|A gradual decrease
in the fetal heart rate. The time from onset of the deceleration to the lowest heart rate (nadir) during the event is greater than or equal to 30
seconds. The nadir coincides with
the peak of the uterine contraction.
Echogenic (hyperechogenic) bowel
Intestine that reflects more sound on an ultrasound examination than usual
making it appear very white. The finding of echogenic bowel is usually a normal
variant in the majority of cases. However, the finding of echogenic bowel has
been associated with an increased risk for chromosomal abnormality, cystic
fibrosis, viral infection (CMV and parvovirus) , unexplained fetal death, growth
restriction, and premature birth.
A distinct area that reflects more sound on an ultrasound examination than
usual making it appear very white. The term commonly refers to bright spots seen
in the ventricles of the heart. Very bright small spots may represent dense papillary muscles
or tendons within the heart. Cardiac tumors may also appear as spots within the
heart . However, tumors tend to be larger, multiple, and are not as bright as an echogenic focus.
New-onset convulsions (grand mal seizure) in a woman with preeclampsia.
Preeclampsia is a condition characterized by high blood
pressure and protein in the urine that develops after the 20th week of
pregnancy. The cause of preeclampsia is unknown.
A pregnancy growing outside of the uterus.
Swelling caused by the accumulation of fluid.
Edwards' syndrome (trisomy 18)
A disorder characterized by severe mental retardation and multiple
abnormalities, such as cleft lip and palate, small jaw (micrognathia), low set
ears, club feet,
clenched fists, intrauterine growth restriction, single umbilical artery, elevated amniotic fluid ( polyhydramnios),
and kidney abnormalities. More than 90% of fetuses have a heart defect.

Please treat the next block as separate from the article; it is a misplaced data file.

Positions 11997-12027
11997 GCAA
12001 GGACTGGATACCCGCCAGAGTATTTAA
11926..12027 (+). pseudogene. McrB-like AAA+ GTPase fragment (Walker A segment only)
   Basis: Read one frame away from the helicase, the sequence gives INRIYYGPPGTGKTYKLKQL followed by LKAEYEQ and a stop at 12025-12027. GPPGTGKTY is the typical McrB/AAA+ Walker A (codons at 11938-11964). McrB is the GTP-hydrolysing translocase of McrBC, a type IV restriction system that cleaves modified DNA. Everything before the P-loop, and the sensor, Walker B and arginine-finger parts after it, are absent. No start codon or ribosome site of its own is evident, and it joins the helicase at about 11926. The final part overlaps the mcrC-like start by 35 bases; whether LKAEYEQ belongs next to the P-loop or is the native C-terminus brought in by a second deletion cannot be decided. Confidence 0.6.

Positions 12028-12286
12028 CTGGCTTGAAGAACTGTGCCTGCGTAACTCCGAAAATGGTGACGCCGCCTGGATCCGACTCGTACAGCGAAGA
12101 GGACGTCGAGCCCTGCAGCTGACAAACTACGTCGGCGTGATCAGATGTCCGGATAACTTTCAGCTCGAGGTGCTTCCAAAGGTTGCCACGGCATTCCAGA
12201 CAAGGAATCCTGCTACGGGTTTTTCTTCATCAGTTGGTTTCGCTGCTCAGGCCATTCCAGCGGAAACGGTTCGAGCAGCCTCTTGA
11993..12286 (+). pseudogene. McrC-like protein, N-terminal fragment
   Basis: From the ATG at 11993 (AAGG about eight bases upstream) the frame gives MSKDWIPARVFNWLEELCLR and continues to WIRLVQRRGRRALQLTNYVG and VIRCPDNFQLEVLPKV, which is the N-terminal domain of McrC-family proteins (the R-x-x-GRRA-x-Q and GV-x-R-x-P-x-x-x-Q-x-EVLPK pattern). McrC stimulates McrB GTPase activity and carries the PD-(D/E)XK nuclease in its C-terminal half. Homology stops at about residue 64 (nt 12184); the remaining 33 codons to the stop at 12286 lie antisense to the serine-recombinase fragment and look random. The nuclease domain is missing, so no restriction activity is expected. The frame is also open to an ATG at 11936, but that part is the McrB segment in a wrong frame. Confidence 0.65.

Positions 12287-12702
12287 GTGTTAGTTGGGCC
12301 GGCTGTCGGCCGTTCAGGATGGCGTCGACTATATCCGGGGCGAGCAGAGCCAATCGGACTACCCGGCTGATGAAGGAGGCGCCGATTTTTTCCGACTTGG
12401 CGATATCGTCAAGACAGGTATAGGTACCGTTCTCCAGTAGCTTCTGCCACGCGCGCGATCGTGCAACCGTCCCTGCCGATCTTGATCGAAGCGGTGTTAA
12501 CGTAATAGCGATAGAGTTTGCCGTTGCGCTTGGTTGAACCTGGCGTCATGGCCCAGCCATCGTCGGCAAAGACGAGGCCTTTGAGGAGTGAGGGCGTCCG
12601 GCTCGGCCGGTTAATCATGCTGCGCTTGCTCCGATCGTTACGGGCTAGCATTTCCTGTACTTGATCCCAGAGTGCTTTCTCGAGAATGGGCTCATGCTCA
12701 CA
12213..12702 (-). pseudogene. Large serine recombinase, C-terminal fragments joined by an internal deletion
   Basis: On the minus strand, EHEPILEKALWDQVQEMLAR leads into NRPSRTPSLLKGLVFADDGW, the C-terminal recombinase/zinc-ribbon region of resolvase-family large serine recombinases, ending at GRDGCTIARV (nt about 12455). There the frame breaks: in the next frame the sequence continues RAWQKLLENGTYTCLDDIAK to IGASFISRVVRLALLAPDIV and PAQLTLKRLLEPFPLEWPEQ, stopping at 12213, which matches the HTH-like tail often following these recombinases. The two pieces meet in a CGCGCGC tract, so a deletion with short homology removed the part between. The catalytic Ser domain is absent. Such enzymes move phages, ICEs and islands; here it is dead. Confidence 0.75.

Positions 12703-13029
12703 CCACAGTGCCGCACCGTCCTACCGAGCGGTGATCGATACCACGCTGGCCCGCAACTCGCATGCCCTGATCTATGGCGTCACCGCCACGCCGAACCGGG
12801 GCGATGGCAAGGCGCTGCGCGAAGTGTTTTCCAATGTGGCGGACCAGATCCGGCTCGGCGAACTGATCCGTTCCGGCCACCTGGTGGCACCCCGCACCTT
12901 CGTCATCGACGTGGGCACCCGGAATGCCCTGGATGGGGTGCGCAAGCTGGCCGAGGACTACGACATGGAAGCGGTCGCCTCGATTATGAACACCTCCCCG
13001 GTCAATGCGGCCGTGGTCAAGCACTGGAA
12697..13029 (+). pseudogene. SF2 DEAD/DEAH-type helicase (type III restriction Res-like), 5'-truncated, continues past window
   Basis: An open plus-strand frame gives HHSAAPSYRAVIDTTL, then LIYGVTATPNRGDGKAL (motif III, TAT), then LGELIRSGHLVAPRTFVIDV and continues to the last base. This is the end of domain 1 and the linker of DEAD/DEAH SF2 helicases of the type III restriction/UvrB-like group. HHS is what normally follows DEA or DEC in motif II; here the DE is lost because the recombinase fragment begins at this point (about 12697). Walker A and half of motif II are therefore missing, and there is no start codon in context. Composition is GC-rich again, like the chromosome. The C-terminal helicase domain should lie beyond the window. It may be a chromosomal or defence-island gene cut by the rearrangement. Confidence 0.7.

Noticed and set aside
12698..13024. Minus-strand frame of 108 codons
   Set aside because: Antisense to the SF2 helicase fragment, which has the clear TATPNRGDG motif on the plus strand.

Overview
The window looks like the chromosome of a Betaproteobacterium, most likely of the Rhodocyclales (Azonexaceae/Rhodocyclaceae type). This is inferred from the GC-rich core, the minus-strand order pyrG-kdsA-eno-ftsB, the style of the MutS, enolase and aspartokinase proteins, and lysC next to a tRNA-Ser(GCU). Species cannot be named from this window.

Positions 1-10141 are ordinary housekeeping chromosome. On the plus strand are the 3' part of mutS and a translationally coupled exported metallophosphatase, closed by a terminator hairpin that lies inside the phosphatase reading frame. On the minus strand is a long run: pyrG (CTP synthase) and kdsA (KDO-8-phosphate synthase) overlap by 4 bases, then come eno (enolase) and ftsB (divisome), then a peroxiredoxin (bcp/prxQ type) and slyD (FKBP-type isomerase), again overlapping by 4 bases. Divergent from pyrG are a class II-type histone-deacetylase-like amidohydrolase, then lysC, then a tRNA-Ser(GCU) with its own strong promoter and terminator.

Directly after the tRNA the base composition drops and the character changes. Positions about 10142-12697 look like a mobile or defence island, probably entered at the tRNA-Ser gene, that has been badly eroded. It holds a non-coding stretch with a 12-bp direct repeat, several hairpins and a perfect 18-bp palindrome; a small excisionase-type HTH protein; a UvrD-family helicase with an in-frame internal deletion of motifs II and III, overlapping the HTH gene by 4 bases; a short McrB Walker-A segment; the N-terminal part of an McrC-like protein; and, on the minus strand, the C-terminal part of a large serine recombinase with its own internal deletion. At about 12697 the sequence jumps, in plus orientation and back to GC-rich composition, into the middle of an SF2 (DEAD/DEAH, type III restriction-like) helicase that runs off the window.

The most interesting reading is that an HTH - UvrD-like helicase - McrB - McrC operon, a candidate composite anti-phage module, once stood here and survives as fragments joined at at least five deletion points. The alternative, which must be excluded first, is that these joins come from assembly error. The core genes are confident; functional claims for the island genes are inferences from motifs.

The condition is not compatible with life, and only 5% to 10 % of infants
survive the first year
Edwards' syndrome occurs in about one out of 7500 live births and is caused
by extra material from chromosome 18. In most cases (80%) there are three
copies of chromosome 18 instead of two. In some cases extra material from a
piece of chromosome 18 becomes attached to another chromosome (translocation). Mosaicism (where some of the child's
cells have three copies of chromosome 18 and some cells have the normal two
copies of chromosome 18)
is a less common cause. Recurrence risk is 1% or less for
cases caused by three copies of chromosome 18. The risk of having a child with
trisomy 18 also increases as a woman gets older. If a parent is a balanced carrier
of a translocation, the risk for recurrence is much higher.
Thinning or shortening of the cervix.
A fertilized egg from initial cell division until the eighth week of
A defect affecting the skull resulting in the herniation of the meninges and
portions of the brain through a bony midline defect in the skull
Passage of the widest diameter of the presenting
of the part of the fetus (usually the head) to a level below
the first sacral vertebra and the symphysis
pubis (the joint between the pubic bones at the front of the
A method of pain relief in which anesthesia is injected into
the space around the spinal cord (epidural space) to numb the lower body.
An incision made between the vagina and rectum to widen the vaginal opening for delivery.
Erythema infectiosum (Fifth disease)
Erythema infectiosum also known as Fifth disease is a common childhood
illness caused by a virus called parvovirus B19. The virus appears to be
transmitted by person-to-person contact through saliva, sputum, or nasal mucus. About
50% of all adults have been infected sometime during childhood or adolescence.
The incubation period for the infection is 4 to 14 days. Persons infected
with the virus may experience fever, malaise, joint pain (particularly of the
peripheral joints), and profuse nasal discharge. There may be a lacelike rash on
face, trunk , and extremities (See
.The infection is
sometimes mistaken for rubella. Persons are no longer infectious after the appearance of the rash.
Women who become infected with parvovirus for the first time during their
pregnancy may pass the virus to their unborn child. Parvovirus can cause severe anemia in the fetus which
may lead to congestive heart failure. The heart itself may become enlarged. In
addition parvovirus infection has uncommonly been associated with enlarged
ventricles in the fetal brain and calcium deposits in the spleen. The overall fetal loss rate
maternal infection ranges from 2% to 10%.
Women suspected of having a new parvovirus infection during pregnancy are
usually followed with serial ultrasounds for 8 to 12 weeks after infection to
detect the development of anemia or fetal hydrops.
The thinned out blood of the anemic fetus may be detected by measuring the flow